Since Aug 29, 2012, the officially-recognized, KFA-run North Korea YouTube channel has uploaded 535 videos of wildly varied genre. Some will actually have descriptions written in English, making them appear to have been made with a Western audience in mind. For these, the themes generally stay somewhere along the lines of "Look How Not-Starving and Not-Imprisoned-in-Labor-Camps North Korean Citizens Are." For example, we learn that one Pyongyang man is off to offer his mom a Mother's Day bouquet of flowers in honor of her being "very meticulous" and showing "deep care for [his] growth." A heartwarming sentiment to which we all can relate.
But these relatively innocent forays into fiction exist alongside some videos of a very different nature. Their decision to post an English-dubbed video exposing Western propaganda, for example, seems a bit counterintuitive to their stated desire not to "push anyone."
Still, in addition to slandering Western culture, they do a nice job diversifying all this content of which they have no real understanding. You'll get women running through fields of flowers, what I can only pray is a North Korean remake of Game of Thrones, comedy skits, and this all-female reinterpretation of Brokeback Mountain.
A good portion of the channel really is relatively harmless, albeit totally non sequitor. Take this prime example, an episode of North Korean Iron Chef and its accompanying song. An excerpt of the translated lyrics, in which we see the deification of a noodle dish, follows.
Naengmyeon naengmyeon Pyongyang naengmyeon/ One of the best delicacies in the world/ Even groom and brides eat naengmyeon at their weddings/ Ah sure is cool/ Two bowls are not enough/ Okryu-gwan is a pride of North Korea
As recently as May, the channel saw another big hike in video uploading, including this one of "westerners" extolling North Korea's virtues and the freedom it graciously bestowed upon them. Sure, the lip movements don't always match the words they're saying, and the sporadically shifting blurs over their mouths would seem to suggest some poor video manipulation—but any tampering would, admittedly, have been done on North Korea's end. That didn't, though, stop the KFA from posting it.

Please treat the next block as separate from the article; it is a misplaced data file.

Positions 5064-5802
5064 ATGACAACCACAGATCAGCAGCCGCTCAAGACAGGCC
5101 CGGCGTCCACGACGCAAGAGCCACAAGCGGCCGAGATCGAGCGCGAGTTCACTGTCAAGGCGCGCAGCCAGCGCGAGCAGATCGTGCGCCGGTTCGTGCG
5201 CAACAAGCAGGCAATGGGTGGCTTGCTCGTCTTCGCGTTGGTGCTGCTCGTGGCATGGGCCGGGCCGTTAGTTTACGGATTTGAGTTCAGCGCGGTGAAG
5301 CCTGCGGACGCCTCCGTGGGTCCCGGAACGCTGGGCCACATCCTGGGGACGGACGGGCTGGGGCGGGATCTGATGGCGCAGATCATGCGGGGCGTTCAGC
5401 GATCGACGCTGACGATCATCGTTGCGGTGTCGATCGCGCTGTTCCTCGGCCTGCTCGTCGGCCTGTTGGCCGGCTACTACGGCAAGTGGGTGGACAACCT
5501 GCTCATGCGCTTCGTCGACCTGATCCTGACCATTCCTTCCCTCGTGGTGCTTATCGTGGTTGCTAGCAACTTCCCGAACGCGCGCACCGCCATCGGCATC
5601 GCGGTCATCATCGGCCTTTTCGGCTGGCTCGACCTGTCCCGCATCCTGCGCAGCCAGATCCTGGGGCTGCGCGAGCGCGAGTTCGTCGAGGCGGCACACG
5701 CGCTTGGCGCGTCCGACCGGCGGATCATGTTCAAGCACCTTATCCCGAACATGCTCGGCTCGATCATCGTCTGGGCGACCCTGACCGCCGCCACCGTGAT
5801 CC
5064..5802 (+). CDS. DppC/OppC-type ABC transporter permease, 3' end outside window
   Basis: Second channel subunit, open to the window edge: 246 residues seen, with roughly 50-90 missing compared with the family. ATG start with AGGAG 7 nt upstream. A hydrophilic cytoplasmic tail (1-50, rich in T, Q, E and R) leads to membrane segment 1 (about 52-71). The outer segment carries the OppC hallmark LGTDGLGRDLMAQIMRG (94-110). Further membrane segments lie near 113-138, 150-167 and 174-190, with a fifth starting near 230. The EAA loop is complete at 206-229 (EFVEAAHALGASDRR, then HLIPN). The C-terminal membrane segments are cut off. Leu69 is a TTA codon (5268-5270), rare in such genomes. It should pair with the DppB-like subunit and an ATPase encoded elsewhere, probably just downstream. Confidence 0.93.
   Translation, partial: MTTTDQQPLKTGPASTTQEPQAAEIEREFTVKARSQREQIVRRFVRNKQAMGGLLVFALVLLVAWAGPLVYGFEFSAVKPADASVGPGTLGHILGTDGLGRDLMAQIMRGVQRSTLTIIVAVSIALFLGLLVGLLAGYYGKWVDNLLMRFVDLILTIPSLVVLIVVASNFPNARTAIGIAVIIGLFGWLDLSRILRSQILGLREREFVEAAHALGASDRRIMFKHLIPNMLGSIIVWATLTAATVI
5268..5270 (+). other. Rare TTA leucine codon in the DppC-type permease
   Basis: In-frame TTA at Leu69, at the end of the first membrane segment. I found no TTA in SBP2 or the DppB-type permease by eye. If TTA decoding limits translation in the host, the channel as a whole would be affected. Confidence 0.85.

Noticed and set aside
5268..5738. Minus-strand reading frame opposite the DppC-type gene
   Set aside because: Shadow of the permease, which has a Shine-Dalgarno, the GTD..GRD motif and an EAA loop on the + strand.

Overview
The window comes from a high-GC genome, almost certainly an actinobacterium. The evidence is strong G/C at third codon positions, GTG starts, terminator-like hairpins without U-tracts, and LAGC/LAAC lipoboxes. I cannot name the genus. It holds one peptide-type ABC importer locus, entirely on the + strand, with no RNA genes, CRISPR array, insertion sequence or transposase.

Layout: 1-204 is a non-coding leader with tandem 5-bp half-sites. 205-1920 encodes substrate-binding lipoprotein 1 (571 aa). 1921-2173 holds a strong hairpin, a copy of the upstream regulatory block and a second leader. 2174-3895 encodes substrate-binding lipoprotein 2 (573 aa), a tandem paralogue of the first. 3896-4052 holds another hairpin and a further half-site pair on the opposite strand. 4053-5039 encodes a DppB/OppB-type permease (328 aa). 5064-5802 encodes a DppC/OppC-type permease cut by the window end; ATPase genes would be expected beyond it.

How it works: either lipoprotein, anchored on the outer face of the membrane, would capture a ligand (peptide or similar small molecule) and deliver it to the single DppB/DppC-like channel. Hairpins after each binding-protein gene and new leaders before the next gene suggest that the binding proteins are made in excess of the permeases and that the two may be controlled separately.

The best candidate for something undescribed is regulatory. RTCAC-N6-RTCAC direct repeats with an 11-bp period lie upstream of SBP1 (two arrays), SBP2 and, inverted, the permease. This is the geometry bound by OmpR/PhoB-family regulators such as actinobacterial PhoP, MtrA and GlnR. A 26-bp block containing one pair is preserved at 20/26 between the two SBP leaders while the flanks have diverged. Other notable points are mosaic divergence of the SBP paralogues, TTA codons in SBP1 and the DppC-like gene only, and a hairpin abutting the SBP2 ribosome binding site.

While Seilheimer maintained that the government in no way has any control over the content they do or do not choose put out, the reality is that, by virtue of coming from official DPRK sources, everything they're working with has already been explicitly pre-approved.
Of course, it's incredibly unlikely that unintelligible videos and glorified photos of the Dear Leader are going to do much to alter the Western mindset regarding North Korea. At least, not for the better. So in that respect, although contradictory and hyperbolic, their efforts at "educating" the public aren't doing any real harm, as far as we know.
Still, this attempt at applying North Korean propaganda techniques to a Western audience is equally fascinating and terrifying, particularly for the depths of denial it requires. Which, come to think of it, is just one more thing they share in common with their beloved Democratic People's Republic of Korea.